Oh how beautiful a fresh pot of stew is on a cold night (that was the case we had this meal). Irish Guinness Stew is a classic and is comparable to France’s Boeuf Bourgignon (which you can find here).
The origins of Irish stew were thought to contain mutton otherwise known as older sheep. Due to its tougher consistency it was cooked for long durations of time, otherwise known as stewing or the nowadays slow cooking! According to Alan Davidson, a food expert/historian using neck or shank meat on the bone was thought to add more flavor. The very first stews primarily was made up of mutton, beef, or lamb, potatoes, and onions.
Over time other hearty veggies and herbs were added along with the well loved Guinness stout. The stout of course is characteristic of Ireland, the alcohol evaporating over time during the stewing process. The contribution Guinness brings is unmistakable. Another way to really pack in flavor is by browning the meat and scrapping any stuck bits from the bottom of the pot.
The recipe Ian used can be found here. He thought the recipe was straight forward and was enjoyable to see all the elements come together.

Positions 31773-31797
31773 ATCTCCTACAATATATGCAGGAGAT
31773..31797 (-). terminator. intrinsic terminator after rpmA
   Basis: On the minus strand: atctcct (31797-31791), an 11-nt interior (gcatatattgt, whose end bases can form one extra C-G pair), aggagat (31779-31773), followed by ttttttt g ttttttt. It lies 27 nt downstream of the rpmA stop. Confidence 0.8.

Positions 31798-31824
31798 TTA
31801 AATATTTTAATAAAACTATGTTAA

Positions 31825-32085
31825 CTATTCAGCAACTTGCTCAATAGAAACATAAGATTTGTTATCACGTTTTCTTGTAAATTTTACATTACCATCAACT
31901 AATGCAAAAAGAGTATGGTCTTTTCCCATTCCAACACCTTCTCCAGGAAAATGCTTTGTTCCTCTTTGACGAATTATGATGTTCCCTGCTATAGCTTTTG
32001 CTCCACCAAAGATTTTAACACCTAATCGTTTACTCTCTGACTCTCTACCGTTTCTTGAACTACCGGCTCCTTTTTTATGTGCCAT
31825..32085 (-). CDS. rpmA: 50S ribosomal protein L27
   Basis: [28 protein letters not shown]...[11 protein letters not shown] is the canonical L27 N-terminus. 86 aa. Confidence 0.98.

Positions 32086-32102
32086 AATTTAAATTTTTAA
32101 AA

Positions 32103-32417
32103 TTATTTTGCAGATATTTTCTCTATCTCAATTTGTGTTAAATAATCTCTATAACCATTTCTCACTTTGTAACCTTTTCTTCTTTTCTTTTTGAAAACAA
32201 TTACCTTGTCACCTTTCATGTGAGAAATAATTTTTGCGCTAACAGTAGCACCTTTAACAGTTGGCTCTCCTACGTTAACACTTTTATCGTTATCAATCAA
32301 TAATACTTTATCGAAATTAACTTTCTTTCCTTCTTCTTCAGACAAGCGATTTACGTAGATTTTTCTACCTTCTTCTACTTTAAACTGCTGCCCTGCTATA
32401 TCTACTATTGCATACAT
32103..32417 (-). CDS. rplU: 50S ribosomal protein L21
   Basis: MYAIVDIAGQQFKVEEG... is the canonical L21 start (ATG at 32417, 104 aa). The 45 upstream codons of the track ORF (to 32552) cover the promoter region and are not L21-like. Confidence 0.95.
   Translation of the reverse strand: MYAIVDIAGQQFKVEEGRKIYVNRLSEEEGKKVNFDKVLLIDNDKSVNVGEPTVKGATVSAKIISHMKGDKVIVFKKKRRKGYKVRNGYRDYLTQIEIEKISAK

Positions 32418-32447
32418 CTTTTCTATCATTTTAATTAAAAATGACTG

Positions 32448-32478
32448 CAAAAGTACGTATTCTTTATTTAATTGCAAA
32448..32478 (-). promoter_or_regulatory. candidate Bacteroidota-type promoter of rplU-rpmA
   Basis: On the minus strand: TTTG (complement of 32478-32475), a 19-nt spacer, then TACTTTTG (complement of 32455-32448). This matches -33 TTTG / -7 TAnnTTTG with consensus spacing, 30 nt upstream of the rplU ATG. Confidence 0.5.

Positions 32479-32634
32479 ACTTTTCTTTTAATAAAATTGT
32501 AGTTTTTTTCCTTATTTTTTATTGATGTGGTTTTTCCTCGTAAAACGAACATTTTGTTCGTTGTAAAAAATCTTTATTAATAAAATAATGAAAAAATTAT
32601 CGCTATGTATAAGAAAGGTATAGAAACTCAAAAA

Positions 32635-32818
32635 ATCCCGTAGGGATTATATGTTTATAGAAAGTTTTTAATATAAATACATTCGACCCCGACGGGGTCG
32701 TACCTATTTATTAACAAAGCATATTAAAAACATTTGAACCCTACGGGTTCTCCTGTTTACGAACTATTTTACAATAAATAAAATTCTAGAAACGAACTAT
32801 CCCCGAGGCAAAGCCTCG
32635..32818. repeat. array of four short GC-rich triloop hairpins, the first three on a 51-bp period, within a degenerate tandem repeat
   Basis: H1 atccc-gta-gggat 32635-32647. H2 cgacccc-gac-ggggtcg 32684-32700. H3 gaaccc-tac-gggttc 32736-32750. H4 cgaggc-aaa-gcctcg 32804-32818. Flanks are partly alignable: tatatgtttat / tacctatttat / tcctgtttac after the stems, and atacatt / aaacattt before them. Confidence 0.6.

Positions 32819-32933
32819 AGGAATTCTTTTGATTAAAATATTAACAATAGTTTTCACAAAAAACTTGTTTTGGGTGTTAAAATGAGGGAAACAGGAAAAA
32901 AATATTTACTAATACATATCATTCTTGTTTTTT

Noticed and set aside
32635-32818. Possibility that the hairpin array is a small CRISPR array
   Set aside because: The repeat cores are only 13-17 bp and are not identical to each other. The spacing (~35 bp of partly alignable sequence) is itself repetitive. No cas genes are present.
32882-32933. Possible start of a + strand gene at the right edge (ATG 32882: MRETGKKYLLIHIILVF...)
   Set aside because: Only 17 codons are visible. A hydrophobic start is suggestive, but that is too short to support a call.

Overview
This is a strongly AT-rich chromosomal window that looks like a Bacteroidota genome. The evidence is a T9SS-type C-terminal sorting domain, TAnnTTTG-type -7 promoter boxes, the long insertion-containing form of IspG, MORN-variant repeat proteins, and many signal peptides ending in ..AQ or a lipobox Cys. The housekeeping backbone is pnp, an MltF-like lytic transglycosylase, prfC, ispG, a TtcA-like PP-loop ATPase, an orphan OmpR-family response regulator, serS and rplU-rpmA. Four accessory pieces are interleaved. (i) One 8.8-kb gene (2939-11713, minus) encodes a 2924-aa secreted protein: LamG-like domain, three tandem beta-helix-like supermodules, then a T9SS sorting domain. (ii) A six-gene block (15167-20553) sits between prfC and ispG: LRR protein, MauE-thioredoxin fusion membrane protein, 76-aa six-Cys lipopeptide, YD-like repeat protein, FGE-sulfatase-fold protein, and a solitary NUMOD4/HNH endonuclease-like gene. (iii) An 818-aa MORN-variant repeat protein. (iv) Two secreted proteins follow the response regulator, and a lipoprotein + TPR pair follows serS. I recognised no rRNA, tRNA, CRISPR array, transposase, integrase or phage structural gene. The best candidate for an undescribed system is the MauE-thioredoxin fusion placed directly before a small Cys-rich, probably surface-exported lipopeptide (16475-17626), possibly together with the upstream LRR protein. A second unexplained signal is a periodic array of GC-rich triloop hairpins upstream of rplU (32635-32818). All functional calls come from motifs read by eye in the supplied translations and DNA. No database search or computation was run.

Ian served up a very hearty stew full of rich flavors and a variety of vegetables. The flavor was more “complex” and allowed for the perfect opportunity for bread dipping.. if only we had bought bread 🤷♀️Either way it got high marks with 9/10!
Welcome to our 30th country Switzerland! Switzerland is situated between Italy, France, Germany, Austria, and Liechtenstein. Here you can find 7,000 lakes, Lake Geneva being the largest at 45 miles max length and 8.7 miles max width. Surprisingly all of those mountains and lakes fit into a country that is roughly the size of New Hampshire and Vermont combined. This country is like much of Europe- stunning landscape and mouth-watering food. This dish is just that!
I found an incredible recipe for this cheesy masterpiece and I could not pass it up. This dish is a combination of caramelized onions that are sautéed in butter and light beer, Swiss and cheddar cheeses, eggs, Dijon mustard, Worchester sauce, and sour cream that is encased in pastry crust.
You might be thinking yikes this is a heavy dish, but don’t worry a side of soup or salad helps brighten and lighten it up. I was thankful for my very efficient Kitchenaid shredding attachment that made prepping a breeze! I highly recommend this if you don’t already own it.
I ended up opting out of making a homemade crust and used the Pillsbury pre-made crusts to save time. I thought it was fairly straight forward and we couldn’t wait to try it!
So as you may have predicted this recipe was a success and very savory. It has a rich, creamy texture and reminded us of French Onion soup in pie form. It was so good that we both went for seconds (which I never do). We rated highly at 8.75/10.